Mildred McCarthy showed possi
bilities. But as most of the clubs
have found, what they need is
The season’s first double play
almost stopped the Tri-Delts when
they first came up to bat against
the defeated Sigma Kappas. Hobbs
had been walked when second bat
ter and Pitcher Vadnais came to
On the first pitched ball, she con
nected for a nice dribbler to Sig
ma Kappa’s third baseman Smith.
A quick throw to first put the
pitcher out, and an even quicker
throw back to third caught the un
Score by innings:
R H E
ADPI .101 30 5 5 2
Hendricks.123 \*—7 7 3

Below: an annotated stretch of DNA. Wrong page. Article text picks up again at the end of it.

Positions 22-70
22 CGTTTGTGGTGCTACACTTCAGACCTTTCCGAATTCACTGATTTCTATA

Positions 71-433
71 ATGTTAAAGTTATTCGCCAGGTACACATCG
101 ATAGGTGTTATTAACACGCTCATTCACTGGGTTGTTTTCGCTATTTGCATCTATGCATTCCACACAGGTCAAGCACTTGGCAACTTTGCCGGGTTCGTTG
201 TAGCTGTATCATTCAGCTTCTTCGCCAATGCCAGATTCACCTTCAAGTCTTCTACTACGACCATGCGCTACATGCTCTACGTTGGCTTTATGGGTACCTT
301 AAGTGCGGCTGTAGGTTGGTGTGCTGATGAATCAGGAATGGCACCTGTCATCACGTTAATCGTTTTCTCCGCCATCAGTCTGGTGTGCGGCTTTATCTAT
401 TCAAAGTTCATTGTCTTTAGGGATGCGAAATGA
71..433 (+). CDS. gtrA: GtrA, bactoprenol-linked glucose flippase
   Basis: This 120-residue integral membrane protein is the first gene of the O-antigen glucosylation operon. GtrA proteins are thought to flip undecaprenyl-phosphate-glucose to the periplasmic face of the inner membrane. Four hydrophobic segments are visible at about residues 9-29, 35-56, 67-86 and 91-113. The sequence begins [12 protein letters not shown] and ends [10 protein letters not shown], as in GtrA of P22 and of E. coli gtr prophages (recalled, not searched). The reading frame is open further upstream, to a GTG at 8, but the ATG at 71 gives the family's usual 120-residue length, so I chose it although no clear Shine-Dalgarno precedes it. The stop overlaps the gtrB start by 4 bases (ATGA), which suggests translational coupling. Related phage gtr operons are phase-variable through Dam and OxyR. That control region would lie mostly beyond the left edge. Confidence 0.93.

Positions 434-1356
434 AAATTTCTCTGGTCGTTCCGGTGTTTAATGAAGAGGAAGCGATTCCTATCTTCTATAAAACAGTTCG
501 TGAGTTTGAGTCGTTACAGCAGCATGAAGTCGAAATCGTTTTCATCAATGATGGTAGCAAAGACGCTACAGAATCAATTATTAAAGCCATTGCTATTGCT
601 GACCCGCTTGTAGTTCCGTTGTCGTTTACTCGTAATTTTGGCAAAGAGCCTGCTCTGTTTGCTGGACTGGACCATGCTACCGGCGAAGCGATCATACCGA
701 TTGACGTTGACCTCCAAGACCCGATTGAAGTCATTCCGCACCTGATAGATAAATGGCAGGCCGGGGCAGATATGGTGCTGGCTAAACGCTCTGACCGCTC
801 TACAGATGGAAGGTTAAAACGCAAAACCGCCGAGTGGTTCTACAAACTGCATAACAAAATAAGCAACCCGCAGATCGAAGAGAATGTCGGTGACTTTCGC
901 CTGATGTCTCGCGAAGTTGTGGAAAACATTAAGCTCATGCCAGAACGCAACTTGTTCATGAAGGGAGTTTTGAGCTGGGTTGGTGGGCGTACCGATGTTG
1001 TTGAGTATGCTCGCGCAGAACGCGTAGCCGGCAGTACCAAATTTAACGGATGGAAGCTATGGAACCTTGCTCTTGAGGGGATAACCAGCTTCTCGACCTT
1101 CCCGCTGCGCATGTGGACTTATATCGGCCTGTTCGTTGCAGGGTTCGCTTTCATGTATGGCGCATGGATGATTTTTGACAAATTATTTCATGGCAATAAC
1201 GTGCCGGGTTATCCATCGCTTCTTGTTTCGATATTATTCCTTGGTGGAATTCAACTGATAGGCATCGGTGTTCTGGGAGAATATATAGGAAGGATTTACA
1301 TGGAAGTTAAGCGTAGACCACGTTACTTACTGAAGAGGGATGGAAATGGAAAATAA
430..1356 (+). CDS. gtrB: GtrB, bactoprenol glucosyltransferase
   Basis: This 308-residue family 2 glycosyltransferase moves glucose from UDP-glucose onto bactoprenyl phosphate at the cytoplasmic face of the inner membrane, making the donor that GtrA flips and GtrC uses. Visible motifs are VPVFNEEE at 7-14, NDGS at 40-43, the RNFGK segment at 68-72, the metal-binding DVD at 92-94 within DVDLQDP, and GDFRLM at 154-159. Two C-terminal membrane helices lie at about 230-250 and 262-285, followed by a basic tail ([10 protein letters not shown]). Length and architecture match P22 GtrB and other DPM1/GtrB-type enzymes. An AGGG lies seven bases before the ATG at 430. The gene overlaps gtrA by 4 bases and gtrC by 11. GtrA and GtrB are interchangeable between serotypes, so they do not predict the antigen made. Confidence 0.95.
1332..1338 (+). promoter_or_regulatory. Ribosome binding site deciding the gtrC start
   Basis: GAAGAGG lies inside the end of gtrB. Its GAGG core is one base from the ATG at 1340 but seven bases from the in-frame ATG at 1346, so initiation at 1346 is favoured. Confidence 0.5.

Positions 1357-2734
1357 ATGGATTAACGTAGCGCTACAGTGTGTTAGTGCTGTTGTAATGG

Batteries: McCarthy and Heisler.
Williams and Lindblad.
R H E
Sigma Kappa 130 00 4 7 5
Tri Dclt . 243 3*—12 10 4
Batteries: Langford and Turner.
Vadnais and Hobbs.
. . . plenty of The Em
erald's 3800 readers need
Let them know you
can do it in . . .
John Blankinship won the Jew-'
ett oratorical contest and $25 Wed-"
nesday evening. His speech dealt
with the idea that man has grown'
intolerant toward any change in.
our social system.
George Hall came in second for
a prize of $15. He told of prob
lems caused by a false sense of
values and emphasized that man
must develop a spiritual life as a
means of salvation.
Phone 3300 Local 354
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PAIR of gold-rimmed glasses,
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ELGIN WRIST watch, white gold.
Lost at rally Friday. “Jean Clare,
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* Found _